THATCamp Switzerland (7)

In the afternoon the first session I attended was “How is the writing of history changing?”

The session began with a Ted Talk by Erez Lieberman Aiden and Jean-Baptiste Michel on Google’s n-gram viewer and what we can learn from 5 million books (500 billion words), a topic I’ve also played with here in the blog.This was a way of raising the question of “data driven history” and will this change our writing?

A second question was how has the process of writing changed (or is changing)? A third, are we going to keep writing books anyway? What are some of the truly new forms of writing? Does this mean we are thinking differently about history? Are ePubs going to be something different in the sense that 35-40 pages is an article, 200 pages is a book, but what about 100 pages, which is neither? Who is doing the writing? What is the future for collective authorship?

I raised the issue of what happens when writing is taking place in real time in public as in the case of my current research project? What does it mean that I’ll be getting comments–are those who comment co-authors, for instance? How does my writing and thinking change as a result of their input and what does that mean for authorship?

I’m also thinking about this because in my short term plan, once my book on teaching history in the digital age comes out, is an ePub tentatively titled “Edwired: The Book.” My plan is to take a selection of half a dozen or so larger issues I’ve raised in the blog that also elicited a higher degree of engagement from readers, pull them together in a sort of chapter form, add some commentary at the beginning of the chapter (new content) including a reflection both on where the issue is today and what I think about that commentary now that I’ve had more time to reflect on it.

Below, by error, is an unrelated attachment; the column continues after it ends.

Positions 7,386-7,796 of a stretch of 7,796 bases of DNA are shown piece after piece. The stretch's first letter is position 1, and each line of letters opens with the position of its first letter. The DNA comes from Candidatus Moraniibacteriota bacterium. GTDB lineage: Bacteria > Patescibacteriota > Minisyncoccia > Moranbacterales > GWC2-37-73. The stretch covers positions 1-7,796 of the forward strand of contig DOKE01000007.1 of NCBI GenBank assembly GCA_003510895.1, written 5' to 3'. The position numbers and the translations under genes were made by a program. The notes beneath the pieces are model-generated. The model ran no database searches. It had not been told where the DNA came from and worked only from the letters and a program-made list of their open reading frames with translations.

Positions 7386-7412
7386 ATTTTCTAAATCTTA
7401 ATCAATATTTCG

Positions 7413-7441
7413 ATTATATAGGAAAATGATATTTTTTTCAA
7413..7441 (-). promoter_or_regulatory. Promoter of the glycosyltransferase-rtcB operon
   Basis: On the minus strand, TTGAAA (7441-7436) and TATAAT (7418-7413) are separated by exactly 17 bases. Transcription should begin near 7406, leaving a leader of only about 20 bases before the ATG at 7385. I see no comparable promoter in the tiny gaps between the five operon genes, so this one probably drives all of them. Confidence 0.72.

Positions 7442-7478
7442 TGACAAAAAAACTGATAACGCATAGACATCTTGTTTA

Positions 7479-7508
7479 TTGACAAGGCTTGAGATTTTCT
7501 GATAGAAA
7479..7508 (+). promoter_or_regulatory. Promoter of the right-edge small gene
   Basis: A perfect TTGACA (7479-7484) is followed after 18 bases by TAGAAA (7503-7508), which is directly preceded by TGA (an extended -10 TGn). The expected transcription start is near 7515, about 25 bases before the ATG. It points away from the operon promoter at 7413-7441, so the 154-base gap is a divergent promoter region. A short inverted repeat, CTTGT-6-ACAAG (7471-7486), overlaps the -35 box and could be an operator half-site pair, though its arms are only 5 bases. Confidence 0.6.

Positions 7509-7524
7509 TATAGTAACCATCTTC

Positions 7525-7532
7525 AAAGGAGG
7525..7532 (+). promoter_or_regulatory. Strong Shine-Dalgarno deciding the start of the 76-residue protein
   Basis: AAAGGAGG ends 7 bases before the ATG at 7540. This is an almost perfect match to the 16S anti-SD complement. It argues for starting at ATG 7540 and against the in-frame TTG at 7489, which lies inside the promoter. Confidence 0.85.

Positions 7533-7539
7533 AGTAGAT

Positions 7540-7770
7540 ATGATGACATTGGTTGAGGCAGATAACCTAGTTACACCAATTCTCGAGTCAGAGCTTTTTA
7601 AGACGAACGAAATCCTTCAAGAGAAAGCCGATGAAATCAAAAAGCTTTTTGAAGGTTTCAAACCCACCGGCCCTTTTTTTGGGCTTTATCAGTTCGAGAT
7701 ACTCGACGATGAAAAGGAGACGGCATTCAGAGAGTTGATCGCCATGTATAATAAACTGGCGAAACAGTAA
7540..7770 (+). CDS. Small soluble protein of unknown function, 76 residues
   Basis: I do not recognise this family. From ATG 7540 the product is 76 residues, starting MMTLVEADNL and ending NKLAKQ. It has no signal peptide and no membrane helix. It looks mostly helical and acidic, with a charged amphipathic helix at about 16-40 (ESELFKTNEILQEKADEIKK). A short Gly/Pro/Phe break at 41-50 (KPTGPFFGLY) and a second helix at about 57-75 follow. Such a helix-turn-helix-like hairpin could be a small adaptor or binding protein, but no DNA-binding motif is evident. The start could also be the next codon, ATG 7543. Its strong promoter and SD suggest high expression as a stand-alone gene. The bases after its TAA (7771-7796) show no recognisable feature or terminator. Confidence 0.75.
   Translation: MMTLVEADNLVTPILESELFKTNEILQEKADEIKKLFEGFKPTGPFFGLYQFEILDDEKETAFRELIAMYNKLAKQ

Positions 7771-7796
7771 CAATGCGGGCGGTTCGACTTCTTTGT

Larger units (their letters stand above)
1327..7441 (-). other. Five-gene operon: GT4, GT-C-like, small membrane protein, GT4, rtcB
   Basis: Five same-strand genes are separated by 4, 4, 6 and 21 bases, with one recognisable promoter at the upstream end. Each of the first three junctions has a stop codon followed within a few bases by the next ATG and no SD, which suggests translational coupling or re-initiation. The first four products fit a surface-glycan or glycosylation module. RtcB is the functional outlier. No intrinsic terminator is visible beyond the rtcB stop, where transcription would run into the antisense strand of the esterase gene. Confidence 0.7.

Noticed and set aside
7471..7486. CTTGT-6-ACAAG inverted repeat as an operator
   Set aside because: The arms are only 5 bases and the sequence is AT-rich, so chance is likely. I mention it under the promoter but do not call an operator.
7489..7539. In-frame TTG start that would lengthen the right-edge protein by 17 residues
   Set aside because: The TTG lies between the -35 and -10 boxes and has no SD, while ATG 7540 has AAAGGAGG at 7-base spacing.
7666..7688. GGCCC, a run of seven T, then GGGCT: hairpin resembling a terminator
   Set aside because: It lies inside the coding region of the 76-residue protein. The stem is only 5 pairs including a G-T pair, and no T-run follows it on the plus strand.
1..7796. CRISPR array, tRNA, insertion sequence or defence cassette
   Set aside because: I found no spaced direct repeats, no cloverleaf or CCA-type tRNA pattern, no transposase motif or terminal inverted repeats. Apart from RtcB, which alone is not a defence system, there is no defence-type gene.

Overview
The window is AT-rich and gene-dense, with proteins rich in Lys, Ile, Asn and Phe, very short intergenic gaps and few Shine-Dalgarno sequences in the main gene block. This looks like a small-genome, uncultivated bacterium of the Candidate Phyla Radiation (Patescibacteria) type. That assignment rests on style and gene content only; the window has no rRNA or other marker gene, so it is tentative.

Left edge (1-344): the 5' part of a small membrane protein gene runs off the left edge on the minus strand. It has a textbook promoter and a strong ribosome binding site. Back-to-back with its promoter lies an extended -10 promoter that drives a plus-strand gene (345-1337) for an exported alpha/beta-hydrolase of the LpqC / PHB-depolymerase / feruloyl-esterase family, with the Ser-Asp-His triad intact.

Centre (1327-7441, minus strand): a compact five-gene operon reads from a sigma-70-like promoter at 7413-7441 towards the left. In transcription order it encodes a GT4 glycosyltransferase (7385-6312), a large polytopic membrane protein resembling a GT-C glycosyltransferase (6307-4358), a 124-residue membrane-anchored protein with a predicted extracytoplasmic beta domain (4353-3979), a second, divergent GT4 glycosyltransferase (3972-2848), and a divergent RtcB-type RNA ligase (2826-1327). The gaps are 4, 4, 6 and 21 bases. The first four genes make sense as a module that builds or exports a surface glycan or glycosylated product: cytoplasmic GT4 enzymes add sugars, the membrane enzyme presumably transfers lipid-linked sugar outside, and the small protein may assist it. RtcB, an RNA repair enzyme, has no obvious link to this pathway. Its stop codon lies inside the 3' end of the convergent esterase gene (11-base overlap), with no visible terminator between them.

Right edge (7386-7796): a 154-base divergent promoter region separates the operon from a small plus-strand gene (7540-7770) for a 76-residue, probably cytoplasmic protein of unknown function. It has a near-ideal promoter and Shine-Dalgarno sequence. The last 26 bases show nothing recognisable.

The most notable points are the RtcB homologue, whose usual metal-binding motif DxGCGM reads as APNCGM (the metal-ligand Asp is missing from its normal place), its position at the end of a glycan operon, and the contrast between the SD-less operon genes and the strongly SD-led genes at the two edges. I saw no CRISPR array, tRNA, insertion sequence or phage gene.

One of the issues batted around in the room for a while revolved around the question of authorship in the digital world. If work is collectively authored, or includes comments, or other input from others, what does that mean for authorship? So, for instance, to what degree can McKenzie Wark claim authorship of Gam3r Th3ory if he incorporated content from the website where he wrote the book in public?

Another question raised was about narration in digital media. How do we tell stories differently in these new media? How is the new media working its way into our writing if writing is the core of what we do in the humanities? Does the writing process change? Does imagination change? Does our sense of time change?

Another question was related to the issue of what happens to us when we create a digital publication like Docupedia? To be specific, authors for this project were generally resistant to taking “interactive responsibility” for things they wrote, because they wanted to be done once they had submitted their work. It seems to me this is a point well worth keeping in mind, because there is certainly a danger in taking on too much interactive responsibility over time. I know journalists who speak of this issue with respect to having open comments on their stories and being glad that there is a point when the comments are closed so they don’t have to keep monitoring them.

Projects discussed were Hacking the Academy and Writing History in the Digital Age and what projects like these mean for things like the authorship question raised above?